Florida Duo Weathers The Economic Storm To Grow Business & Profits

March 1, 2016
Determined to reinvent and reinvigorate itself, Snackworks, Inc. has built its business back up to pre-recession success through strategic investments and industry partnerships.

For Bradenton, FL-based Snackworks, Inc. hurricanes, thunderstorms and heavy rain are second nature. Depending on the severity of the storm, the vending company — which sits south of Tampa and 10 miles from the Gulf of Mexico — prepares itself for power issues that will most likely impact equipment, kiosks and schedules.

While Snackworks has grown accustomed to handling forces of nature, no amount of planning could have prepared the company for the economic downfall in 2007. Employment decline during the Great Recession was greater than that of any recession in recent decades, reported the U.S. Bureau of Labor Statistics, and the countrywide unemployment rate went from 5.0 percent near the end of December 2007 to nearly twice that amount in less than two years. During that time Snackworks’ revenues declined 30 percent, the drastic shift in the economy nearly crippling the company. Josh and Lisa Leuchter, co-owners of Snackworks, decided to look inward and focus on ways in which they could get their company through one of the toughest storms it had ever faced.

Snackworks made the strategic decision to invest heavily in technology to help create efficiencies, made micro markets a part of its offering and began utilizing partnerships that helped the company realize its own strength. Over the last 8 years Snackworks’ sales have been rebounding to near 2007 levels and in 2016 the company is predicted to have its highest sales year on record thanks to its own reinvention.

Family-owned business

In 1991, Josh and several family members purchased a company that was a Tom’s distributorship, with a side vending component. After one year the family disassociated from Tom’s in order to focus on growing their vending and OCS segments. In 1998, seven years after entering the market, Josh and Lisa, who had married into the business, purchased the entire company from Josh’s family members and became sole owners of Snackworks with plans for future growth.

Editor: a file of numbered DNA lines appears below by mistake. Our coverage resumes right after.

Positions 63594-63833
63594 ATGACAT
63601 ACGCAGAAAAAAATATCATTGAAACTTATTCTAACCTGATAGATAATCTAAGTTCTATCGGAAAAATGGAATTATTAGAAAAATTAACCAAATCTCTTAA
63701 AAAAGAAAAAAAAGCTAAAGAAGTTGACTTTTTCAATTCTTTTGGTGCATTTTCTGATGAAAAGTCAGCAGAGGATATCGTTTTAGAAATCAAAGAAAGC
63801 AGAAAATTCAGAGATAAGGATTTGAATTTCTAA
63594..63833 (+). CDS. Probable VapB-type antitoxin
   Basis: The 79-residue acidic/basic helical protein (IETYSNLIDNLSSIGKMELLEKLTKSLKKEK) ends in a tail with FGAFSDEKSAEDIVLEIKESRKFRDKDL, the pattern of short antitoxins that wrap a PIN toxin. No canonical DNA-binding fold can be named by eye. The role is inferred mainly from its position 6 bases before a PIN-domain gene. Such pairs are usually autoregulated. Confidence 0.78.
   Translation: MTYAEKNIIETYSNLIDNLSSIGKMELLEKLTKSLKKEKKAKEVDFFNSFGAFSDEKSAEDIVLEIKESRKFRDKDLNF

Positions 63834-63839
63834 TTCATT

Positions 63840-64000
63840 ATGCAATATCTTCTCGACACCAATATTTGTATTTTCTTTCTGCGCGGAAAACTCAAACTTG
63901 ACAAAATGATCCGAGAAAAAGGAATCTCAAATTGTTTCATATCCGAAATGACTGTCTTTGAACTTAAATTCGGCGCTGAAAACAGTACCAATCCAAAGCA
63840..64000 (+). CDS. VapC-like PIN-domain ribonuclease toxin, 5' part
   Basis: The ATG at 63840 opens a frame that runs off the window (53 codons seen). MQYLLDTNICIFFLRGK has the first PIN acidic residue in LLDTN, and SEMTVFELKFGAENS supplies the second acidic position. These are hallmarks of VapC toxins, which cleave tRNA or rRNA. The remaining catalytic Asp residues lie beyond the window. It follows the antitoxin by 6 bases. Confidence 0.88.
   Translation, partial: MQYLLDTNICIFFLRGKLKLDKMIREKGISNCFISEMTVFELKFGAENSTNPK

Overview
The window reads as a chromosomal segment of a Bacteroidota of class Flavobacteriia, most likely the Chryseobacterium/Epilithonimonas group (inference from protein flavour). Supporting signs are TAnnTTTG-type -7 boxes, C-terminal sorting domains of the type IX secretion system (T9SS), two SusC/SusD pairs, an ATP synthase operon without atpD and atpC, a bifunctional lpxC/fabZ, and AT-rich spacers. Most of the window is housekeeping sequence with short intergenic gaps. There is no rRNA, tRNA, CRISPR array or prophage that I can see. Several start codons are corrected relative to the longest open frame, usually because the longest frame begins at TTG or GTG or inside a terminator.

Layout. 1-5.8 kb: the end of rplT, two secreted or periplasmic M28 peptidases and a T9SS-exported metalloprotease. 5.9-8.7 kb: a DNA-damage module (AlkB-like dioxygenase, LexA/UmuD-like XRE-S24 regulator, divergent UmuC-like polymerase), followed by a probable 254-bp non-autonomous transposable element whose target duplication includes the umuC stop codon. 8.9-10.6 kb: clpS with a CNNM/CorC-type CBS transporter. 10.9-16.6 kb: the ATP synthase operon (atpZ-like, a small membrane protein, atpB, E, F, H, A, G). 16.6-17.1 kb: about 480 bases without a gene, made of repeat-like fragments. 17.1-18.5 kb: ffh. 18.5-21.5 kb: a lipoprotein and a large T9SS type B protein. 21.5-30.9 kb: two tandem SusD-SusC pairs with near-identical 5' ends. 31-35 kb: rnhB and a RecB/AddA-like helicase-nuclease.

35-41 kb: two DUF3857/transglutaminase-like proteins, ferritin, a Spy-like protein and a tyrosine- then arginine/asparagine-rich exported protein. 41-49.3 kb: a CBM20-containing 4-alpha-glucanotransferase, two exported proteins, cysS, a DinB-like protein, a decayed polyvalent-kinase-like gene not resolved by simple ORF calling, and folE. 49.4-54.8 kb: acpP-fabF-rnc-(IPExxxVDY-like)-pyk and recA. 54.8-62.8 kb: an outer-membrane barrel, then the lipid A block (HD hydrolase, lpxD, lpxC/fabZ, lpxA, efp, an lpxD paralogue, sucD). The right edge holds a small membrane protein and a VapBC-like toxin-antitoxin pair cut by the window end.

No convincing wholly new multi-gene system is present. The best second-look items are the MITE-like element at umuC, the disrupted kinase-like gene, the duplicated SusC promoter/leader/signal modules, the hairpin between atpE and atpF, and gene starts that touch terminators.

Josh and Lisa always knew the importance of diversification and strategic investments. Throughout the late 1990s and early 2000s, the duo was able to grow the company’s vending and OCS segments by updating its equipment, acquiring other vending operations and continuing in the wholesale business where they sold candy and snacks to little league concessions and independent convenience stores for years until larger wholesale retailers entered the market.

Snackworks’ success and year over year growth stalled in 2007 despite the company’s investments and diversification. In order to get back on track, Josh and Lisa looked deeper into how they could utilize one of their most important investments: technology.

The value of reinvestment

The Snackworks co-owners had made one of their first technology investments in 2000 when they purchased vending management software (VMS) from Rutherford. “We were always interested in efficiencies and all the features that it could bring for better customer service, as well as internal and operational accountability,” said Lisa. “Our mindset is that we don’t sell a product, we sell a service.” With a VMS, Snackworks could track product sales, have cash accountability and manage inventory. Integrating technology within the business did not come without its drawbacks, however. Lisa and Josh saw pushback from route drivers and although there was an increase in revenues in routes after they installed Rutherford, the company ultimately turned over the majority of its route drivers. “It was an accountability issue for them,” said Lisa. “They used to do what they wanted and now technology was helping us hold them accountable and many did not like that.”

In 2009, several years after MEI purchased Rutherford, the Leuchters looked at the investment they had made and were challenged with a decision: stay with the same provider or reinvest in another system. Snackworks ultimately switched to Crane Streamware. “We weren’t keen on reinvesting in another VMS but we knew we needed the increased accountability,” said Lisa. “We are really happy with Streamware nearly seven years later and we have fleshed out almost every feature that they have. It has been hugely beneficial for our business.”